Issue 2-8-15 Website - page 11

Mixing Coffee To The Consistency Of Mortar
I’ve never been much of a
coffee drinker, although my
mornings often begin with a
stop atMcDonald’s for a cup of
iced coffee – summer or winter.
Growing up, I remember my
father was just as happy to have
a cup of instant coffee, sincemy
mother never brewed coffee for
him. My mother-in-law, on the
otherhand,hadher trustyelectric
percolator, and made brewed
coffee for breakfast anddinner.
This past summer, I spent a
weekon theBig IslandofHawaii
and we visited the Kona Coffee
Living History Farm. Friends of
mine in themuseumbusinesshad
helped develop this historic site,
and itwasvery interesting to learn
about the production of coffee.
Thisparticular areawashome-
steaded in the early1900s and in
the 1920s, Japanese immigrants
arrived and began farming the
small coffee plantations. The
workwas long and tedious. The
beans had to be picked by hand
and then dried in drying sheds
before they could be sold by the
bag. But Kona coffee gained a
special reputationasahighqual-
ity, specialty coffee that today
raised in this particular place in
Hawaii cancarry theKona label.
Wewereable to tasteawideva-
rietyofKona coffees, and I have
to admit, I discovered awonder-
ful coffee that wasn’t bitter and
that didn’t need sugar and cream
to be enjoyed. But not being a
coffee connoisseur it would be a
travesty forme tohave thiscoffee
onmy shelf.
One of the most talked about
recipes that folks experience at
the open hearth dinners at my
house, is the“boiledcoffee.” The
recipe isbasedonan1837 recipe
from theHousekeeper’sBook:
There are various recipes for
preparing and refining coffee;
the following is the best that has
ever comeunderour view, and is
available in all places. Procure
your coffee fresh-roasted and
not too brown, the proportion of
a quarter of a pound for three
persons. Let it be Mocha, and
grind it justbeforeusing.Put it in
abasin, andbreak into it an egg,
yolk, white, shell and all. Mix it
upwithaspoon to theconsistence
of mortar, place it withwarm - -
not boiling water in the coffee
pot; let it boil up and break
three times, then stand
a few minutes and
it will be as clear
as amber, and the
egg will give it a
rich taste. –
Coffee made
this way has
a wonderful
smooth mi ld
taste. The eggs
help to coagulate
the grounds in the
pot and keep them in a
clump. The shells help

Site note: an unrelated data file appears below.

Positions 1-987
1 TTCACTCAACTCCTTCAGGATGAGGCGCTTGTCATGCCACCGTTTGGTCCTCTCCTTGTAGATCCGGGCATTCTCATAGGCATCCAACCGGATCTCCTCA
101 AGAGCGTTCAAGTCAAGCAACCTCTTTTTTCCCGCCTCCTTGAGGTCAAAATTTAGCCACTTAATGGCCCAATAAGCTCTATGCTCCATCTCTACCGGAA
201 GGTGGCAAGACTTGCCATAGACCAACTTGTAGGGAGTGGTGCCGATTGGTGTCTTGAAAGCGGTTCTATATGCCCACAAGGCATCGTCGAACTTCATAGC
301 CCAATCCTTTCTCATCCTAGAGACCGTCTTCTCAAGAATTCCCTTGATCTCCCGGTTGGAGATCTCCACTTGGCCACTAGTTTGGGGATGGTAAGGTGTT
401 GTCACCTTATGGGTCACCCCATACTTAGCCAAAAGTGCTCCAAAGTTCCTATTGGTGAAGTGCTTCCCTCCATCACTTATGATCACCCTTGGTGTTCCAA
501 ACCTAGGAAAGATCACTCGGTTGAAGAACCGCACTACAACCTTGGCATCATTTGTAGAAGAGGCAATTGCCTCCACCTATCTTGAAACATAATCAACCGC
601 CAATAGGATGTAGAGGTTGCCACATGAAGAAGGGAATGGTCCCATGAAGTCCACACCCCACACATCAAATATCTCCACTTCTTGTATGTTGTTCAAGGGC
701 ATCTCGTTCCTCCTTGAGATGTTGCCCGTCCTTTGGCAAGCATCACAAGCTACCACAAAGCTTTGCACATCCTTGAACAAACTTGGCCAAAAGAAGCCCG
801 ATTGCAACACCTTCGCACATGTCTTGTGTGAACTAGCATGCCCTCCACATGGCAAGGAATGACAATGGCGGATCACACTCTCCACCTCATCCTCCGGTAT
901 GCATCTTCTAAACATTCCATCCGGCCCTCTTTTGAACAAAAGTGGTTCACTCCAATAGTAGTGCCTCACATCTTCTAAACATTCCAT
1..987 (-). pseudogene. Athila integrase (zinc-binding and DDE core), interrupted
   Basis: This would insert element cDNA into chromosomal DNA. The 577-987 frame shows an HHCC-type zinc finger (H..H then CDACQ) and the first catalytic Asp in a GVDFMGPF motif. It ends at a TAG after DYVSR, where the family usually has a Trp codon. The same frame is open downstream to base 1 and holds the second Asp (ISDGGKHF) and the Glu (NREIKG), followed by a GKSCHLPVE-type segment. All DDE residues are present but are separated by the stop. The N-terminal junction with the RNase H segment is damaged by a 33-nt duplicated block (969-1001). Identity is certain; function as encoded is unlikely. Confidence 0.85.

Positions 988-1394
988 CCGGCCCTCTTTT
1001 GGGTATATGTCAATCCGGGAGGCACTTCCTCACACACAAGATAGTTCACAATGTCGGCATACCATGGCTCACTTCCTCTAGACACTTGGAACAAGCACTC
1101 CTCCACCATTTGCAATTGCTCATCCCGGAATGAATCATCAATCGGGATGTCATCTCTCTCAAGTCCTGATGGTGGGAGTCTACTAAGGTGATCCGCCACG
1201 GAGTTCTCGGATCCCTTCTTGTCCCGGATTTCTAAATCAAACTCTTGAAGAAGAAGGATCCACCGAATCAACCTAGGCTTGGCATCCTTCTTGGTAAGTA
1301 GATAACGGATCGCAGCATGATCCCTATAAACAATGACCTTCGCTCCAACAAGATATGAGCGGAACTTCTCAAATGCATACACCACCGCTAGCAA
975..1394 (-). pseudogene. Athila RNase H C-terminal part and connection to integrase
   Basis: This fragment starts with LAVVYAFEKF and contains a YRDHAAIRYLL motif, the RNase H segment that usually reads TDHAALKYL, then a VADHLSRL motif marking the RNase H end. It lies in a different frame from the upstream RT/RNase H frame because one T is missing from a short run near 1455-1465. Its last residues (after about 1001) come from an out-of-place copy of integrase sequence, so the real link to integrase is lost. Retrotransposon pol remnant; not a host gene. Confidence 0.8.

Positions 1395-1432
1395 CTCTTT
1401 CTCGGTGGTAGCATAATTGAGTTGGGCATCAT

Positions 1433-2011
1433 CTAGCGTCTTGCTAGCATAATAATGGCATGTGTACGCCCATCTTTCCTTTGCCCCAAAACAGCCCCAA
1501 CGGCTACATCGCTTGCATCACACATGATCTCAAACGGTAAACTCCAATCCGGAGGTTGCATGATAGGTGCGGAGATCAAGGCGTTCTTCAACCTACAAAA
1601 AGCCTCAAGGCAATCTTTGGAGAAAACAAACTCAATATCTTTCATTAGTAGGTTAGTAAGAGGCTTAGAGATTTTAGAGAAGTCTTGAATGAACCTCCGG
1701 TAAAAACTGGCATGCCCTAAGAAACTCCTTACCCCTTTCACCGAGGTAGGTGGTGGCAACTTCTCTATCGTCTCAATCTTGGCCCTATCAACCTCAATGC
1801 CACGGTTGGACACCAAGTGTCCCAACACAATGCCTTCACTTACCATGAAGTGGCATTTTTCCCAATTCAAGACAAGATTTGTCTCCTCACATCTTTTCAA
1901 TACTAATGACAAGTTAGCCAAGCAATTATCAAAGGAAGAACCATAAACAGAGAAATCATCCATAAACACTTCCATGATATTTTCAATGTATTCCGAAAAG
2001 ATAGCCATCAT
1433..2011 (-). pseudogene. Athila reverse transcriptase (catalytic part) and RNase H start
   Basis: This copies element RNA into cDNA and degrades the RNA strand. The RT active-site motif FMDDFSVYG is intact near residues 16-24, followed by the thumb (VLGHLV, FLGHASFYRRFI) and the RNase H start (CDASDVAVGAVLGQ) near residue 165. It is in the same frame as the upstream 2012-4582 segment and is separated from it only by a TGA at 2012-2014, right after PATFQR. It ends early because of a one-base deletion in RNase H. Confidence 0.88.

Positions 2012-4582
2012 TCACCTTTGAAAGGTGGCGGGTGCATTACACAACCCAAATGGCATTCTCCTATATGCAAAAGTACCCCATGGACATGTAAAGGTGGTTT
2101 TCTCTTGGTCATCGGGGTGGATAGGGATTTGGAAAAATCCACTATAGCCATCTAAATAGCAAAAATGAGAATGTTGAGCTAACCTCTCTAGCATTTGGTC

clarify the coffee. A
recipe from the
can Frugal Housewife
mentions that a piece
of isenglas (sturgeon
bladder – used
to make a type
of gelatin) or a
piece of fish skin
could be used instead of
the eggs. (I’ve never used isen-
glas or fish skin, but suspect that
theymight impart a fishflavor.)
An article in
Civil War Times
byKimO’Connellmakes a case
for the importance of coffee
during the war. Soldiers were
given rationsofhard tack,porkor
bacon,flourorbread, corn,beans
andcoffee.Sometimes thecoffee
beans were green and had to be
roasted, but usually the beans
were already roasted and just
needed tobeground. Thebutt of
a riflewas theusualway topound
the coffee beans, although it is
interesting tonote, that theSharps
abreech-loading riflewith a cof-
fee grinder built into the stock.
Soldiers werewilling to give up
their other rations –figuring that
theycould forage for someof the
food, but they rarely agreed to
give up their coffee.
Before the war, New Orleans
was the port of entry for coffee,
but theblockadeshifted theships
fromCostaRica,Brazil, Javaand
Ceylon to NewYork. The irony
was that the Union was fighting
to save theUnion and to abolish
slavery, yet coffee – especially
from Brazil was produced by
slaves under deplorable con-
ditions. By 1864, the US gov-
ernment was buying 40million
pounds of coffee beans!
There were substitutes for
coffee. During the Civil War,
southern soldiers were not able
to get coffee. Chicory was one
of the options and I have read
where roasted dandelion root
could alsoproduce a coffee-like
The Frugal Housewife
published in 1832 included this
comment about coffee substitu-
“... some use dry brown
bread crusts and roast them;
others soak ryegrain in rumand
roast it; others roast peas in the
samewayascoffee.Noneof these
are very good; and peas so used
are consideredunhealthy.Where
there is a large familyof appren-
tices andworkmen, and coffee is
very dear, it may be worthwhile
to use the substitutes or to mix
them half and half with coffee;
but after all, the best economy is
to gowithout.”
1...,2,3,4,5,6,7,8,9,10 12,13,14,15,16,17,18,19,20
Powered by FlippingBook